Woven through the non-stop evaluations of and reports about Obamacare's failures is an undercurrent of wounded wonder: The President lied.
He lied about keeping one's doctor and keeping one's health insurance plan. Repeatedly. Frequently. Blithely. His defenders are reduced to such justifications as this by CNN commentator L.Z. Granderson: "President Obama … should have been more forthright with how the Affordable Care Act was going to impact the country. But with that being said, all Americans know politicians lie. The question is, which lies can you live with? And, time and time again, Americans have said we can deal with the lies that President Obama tells us because we believe in his heart, he has the best interest for the American people. Every president is going to lie to you. Every politician is going to lie to you. The question is, which lies can you live with?"
"Americans have said we can deal with the lies that President Obama tells us." Really? When? Mr. Granderson's projection of the apparent suspension of his own sense of honor onto 315 million of his fellow citizens is laughable. more >>
Former Congressman Ron Paul (R-Texas) expressed his support for a Christian retail company suing the federal government over the HHS' "preventive services" mandate.
The former Republican presidential hopeful wrote in a column published on his Institute's website Sunday that Hobby Lobby Inc. has the right to not pay for contraceptives and abortifacients for its employees.
"Much of the discussion has focused on whether a corporation such as Hobby Lobby can even have First Amendment rights. But the issue of 'corporate personhood' is a smokescreen," wrote Paul. more >>
Like Obama, I got my colonoscopy when I turned 50. The President got his done as a "virtual colonoscopy" at Walter Reed Hospital, where they simulated a full colon exam without actually doing one. It was the same way the media simulated examining The Affordable Care Act when it passed in 2010.
"Proctologist" is a word a man never likes to hear, along with a few others like "testicular," "ingrown," "listen," "ask for directions," and "let's cuddle." But a colonoscopy was something I knew had to do, and you should, too.
My procedure went well, but now I know how those sock puppets in the media feel. For MSNBC's Chris Matthews' sake, I hope Jay Carney has small hands. I don't listen to instructions well, so I really didn't know what to expect. I felt like it would be best to treat it like French marriage: asking a lot of questions might take the fun out of it. more >>
Do you want to learn more about "Obamacare"? Here are answers to some of your most common questions about the new law.
What is "Obamacare"?
"Obamacare" is a new health care law that was passed in 2010. It is officially called The Patient Protection and Affordable Care Act. Sometimes it is also called the Affordable Care Act, or ACA. Much of the new law will go into effect on Jan. 1, 2014. Parts of the law have been delayed until 2015. more >>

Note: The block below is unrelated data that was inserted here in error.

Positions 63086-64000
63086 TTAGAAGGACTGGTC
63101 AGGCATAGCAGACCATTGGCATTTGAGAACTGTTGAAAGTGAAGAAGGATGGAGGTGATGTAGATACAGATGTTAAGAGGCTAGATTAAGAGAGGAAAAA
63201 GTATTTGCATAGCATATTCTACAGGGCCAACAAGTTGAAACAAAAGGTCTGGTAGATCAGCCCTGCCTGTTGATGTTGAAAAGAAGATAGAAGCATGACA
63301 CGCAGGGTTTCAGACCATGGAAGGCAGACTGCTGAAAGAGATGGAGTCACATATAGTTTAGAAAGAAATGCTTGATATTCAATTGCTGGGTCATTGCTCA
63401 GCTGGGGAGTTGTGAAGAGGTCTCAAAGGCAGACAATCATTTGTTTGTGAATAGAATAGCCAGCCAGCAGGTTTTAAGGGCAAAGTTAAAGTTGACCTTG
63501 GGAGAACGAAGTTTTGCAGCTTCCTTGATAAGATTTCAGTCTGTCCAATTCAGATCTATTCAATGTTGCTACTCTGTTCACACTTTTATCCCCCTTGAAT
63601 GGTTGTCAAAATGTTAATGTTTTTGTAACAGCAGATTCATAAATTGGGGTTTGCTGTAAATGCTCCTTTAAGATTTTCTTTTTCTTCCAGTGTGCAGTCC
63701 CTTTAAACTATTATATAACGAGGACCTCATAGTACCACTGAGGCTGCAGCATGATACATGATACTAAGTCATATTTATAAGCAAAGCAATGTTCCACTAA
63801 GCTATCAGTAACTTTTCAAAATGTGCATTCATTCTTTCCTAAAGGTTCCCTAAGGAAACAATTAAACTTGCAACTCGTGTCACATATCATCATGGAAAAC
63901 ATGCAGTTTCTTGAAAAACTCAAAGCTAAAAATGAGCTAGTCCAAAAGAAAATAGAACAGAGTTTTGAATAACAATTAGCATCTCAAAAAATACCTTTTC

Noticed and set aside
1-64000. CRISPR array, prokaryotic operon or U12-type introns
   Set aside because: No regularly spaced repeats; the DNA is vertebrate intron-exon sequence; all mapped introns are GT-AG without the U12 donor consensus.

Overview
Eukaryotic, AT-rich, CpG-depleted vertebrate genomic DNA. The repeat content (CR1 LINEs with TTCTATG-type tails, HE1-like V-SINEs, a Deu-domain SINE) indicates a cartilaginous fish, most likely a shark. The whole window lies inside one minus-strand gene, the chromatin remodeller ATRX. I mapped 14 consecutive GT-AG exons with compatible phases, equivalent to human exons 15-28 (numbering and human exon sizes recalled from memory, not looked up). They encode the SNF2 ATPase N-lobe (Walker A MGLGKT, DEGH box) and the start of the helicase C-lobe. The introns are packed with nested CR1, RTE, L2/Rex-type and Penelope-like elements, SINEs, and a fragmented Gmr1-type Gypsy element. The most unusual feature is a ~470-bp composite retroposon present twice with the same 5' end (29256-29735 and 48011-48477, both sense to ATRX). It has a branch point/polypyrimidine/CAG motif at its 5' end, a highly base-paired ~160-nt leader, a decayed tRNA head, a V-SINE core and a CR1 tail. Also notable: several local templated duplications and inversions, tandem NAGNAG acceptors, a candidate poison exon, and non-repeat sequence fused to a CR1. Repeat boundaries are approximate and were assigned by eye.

Three of the richest healthcare insurance companies in America are reluctant to join the state exchanges under the Affordable Care Act, also known as "Obamacare." One expert believes their minimal participation will contribute to making the Obamacare plan in the exchanges essentially the same low quality as Medicaid.
"Most people will be outside the market, mostly in employer provided coverage," Edmund Haislmaier, senior research fellow in Health Policy Studies at the Heritage Foundation, told The Christian Post on Monday. This employer coverage, Haislmaier explained, is the service in which United HealthCare, Aetna, and Cigna — the three with a minimal presence in the exchanges — specialize.
All three rank in the top five healthcare companies in CNN Money's Fortune 500 list, along with WellPoint and Humana. Each company provides most of its business in administrative services, Haislmaier said — 61 percent for Aetna, 54 percent for United HealthCare, and 84 percent for Cigna. In these plans, the employer bears the risk and the insurer merely administers it. more >>
Even as ObamaCare is trying to self-destruct, its advocates suggest a détente in which "Republicans recognize the conservative nature of the law," in the words of Austin Frakt in Bloomberg News.
The Affordable Care Act (ACA), they point out, incorporates some ideas from a Heritage Foundation proposal and a law promoted by Mitt Romney. Those are not, however, conservative ideas, much less good ideas, and are not a "sound chassis" for anything.
There is nothing conservative about the forcible redistribution of wealth. And even Wall Street Occupiers should be against redistributing people's earnings to Big Insurance, Big Pharma, Big Hospitals, Big Data Mining, and nameless unaccountable bureaucrats in the vast, ever-expanding realm of Kathleen Sebelius. more >>